Council Tax in Plymouth to go up two per cent as chiefs defend 'no hope, no ambition' budget
CITY council tax will rise by two per cent from April it has been confirmed, despite fierce opposition from Conservatives.
Council finance chiefs yesterday defended their handling of Plymouth's economy against accusations that they had created a "no hope, no ambition budget".
Plymouth City Council yesterday approved 2013/14 spending of £212.56 million, which will see council tax go up by 2 per cent, as previously reported by The Herald. The Labour-led administration rejected Conservative calls to accept a Government handout to freeze council tax bills for a third year running.
Cllr Mark Lowry, the Cabinet member for finance, told The Herald: "The National Audit Office has identified that 12per cent of local authorities are at risk of not balancing their budgets in future if they take the council tax freeze.
Business Cards From Only £10.95 Delivered www.myprint-247.co.ukView details
Contact: 01858 468192
Valid until: Wednesday, May 22 2013
"I have no intention of mismanaging our finances and including Plymouth on the list of councils at risk of bankruptcy."
He said budget cuts were the result of a reduction of £7.8million in the Government settlement grant, a cut of 7.4per cent. "This is the largest cut the council has had to deal with since wartime budgets were set."
But Cllr Ian Bowyer, the Conservative finance spokesman, told the meeting of the full council: "This is a no hope, no ambition budget. All we have had is a lot of hot air blaming the Government for everything."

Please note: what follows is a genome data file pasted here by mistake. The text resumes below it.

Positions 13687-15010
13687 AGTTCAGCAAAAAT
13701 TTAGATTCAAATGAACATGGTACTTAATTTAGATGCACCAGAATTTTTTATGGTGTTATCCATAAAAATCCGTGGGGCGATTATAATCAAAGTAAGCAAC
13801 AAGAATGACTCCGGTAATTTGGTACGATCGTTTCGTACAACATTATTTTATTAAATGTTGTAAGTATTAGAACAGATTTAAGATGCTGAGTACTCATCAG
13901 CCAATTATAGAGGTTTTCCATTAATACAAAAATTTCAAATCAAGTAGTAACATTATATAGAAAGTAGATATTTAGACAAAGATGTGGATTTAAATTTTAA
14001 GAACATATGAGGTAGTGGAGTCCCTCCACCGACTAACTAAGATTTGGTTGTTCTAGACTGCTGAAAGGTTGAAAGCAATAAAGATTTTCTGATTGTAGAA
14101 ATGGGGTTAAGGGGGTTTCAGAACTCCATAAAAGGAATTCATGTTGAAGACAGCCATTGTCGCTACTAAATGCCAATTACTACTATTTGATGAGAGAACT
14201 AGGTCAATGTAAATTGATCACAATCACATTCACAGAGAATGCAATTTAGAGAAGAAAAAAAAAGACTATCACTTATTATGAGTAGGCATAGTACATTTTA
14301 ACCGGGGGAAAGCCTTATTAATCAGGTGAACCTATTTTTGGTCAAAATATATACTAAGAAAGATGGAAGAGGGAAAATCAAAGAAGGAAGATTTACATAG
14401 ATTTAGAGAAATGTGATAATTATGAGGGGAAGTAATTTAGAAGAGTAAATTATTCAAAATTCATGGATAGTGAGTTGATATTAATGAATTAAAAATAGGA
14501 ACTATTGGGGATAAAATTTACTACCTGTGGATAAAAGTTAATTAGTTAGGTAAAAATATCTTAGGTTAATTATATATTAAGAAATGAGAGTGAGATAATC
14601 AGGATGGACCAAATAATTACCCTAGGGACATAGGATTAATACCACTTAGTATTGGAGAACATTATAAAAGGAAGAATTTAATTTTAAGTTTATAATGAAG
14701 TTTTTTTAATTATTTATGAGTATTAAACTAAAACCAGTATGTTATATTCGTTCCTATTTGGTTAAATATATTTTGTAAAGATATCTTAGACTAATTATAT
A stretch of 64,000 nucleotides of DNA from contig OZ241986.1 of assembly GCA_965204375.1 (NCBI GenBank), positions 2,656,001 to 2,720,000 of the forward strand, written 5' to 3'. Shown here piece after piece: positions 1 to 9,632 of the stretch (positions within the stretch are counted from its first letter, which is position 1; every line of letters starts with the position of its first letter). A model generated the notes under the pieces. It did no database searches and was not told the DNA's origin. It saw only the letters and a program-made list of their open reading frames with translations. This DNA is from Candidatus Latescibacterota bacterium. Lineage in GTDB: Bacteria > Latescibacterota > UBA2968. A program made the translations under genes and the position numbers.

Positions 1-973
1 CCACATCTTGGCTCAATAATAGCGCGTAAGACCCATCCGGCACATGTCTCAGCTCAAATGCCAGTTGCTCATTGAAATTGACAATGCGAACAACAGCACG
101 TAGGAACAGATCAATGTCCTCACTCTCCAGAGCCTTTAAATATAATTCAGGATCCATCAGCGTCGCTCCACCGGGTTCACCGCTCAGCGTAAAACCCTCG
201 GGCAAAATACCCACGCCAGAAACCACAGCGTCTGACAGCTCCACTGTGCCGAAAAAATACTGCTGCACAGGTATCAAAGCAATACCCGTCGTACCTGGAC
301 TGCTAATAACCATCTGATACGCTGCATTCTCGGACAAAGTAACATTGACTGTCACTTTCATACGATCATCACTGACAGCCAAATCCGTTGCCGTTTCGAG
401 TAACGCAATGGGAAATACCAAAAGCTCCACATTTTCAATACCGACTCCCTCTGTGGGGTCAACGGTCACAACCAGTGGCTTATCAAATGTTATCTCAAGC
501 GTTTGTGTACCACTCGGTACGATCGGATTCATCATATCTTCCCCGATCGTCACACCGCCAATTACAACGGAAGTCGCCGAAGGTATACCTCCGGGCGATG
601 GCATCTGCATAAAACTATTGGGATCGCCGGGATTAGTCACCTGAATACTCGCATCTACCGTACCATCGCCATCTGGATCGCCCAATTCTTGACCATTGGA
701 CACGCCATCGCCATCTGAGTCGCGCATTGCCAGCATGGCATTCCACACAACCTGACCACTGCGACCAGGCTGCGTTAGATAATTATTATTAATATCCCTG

He said the Labour administration showed a lack of moral courage by setting the council tax rise at two per cent – just short of the threshold for triggering a local referendum.
"Residents would reject a council tax rise and expect the council to live within its means."
Cllr Ted Fry (Con, Compton) said: "The Conservatives froze council tax for two years. Yet we opened the Life Centre, attracted the British Art Show, attracted the America's Cup and helped Plymouth Argyle.
"This budget makes totally unnecessary demands on residents."
Cllr David Stark (Con, Compton) said he was surprised the council had not accepted a Government grant to freeze council tax.
"You are asking the citizens of Plymouth to pay an extra £1.7million this year."
The council tax rise of two per cent will include the precepts for Devon and Cornwall Police, which has also imposed a two per cent rise, and the fire authority, which is asking taxpayers for an extra 1.9 per cent.
Cllr Vivien Pengelly, the Conservative group leader, said Labour had wasted money on reviewing the incinerator planning decision, providing administrative assistance to Cabinet members and councillors, and hiring outside consultants.
Cllr David James (Con, Plympton St Mary) said last week's revelation in The Herald that a bus stop had been painted in the wrong place was a good example of council waste.
Cllr Dr David Salter (Con, Plympton Chaddlewood) called the budget "166 pages of politically correct burble". He said only four pages made any sense.
Cllr Ian Darcy (Lab, Erle) said: "This confirms that the Labour mantra is alive and well – Spend, spend, spend, borrow more, then spend some more and blame the Tories when they come in to sort out the mess."
Cllr Nicky Williams (Lab, Honicknowle), the Cabinet member for children and young people, said savings were being made in children's social care.
"Early intervention is the key. We have to reduce demand, establish lower prices and bring services closer to Plymouth," she said.
Cllr Peter Smith, the deputy leader, was cheered by his own side when he said the council will "be a living wage employer this year".
The council has pledged to raise people on the minimum wage to the £7.20 a hour which is considered a living wage for adults.
The council will also spend £166million over four years on capital projects.
Cllr Lowry said this would include new schools and academies, already approved.
A new £4 million recycling centre at Chelson Meadow was back on the list of projects, he said.
And the council will push ahead with a History Centre.
£1million will be invested in the city's crematoriums and there will be more improvements to West Hoe Pier.
Cllr Lowry said the city would borrow £6.3 million in the 2013/14 financial year, and this would rise to £10.1 million in 2014/15.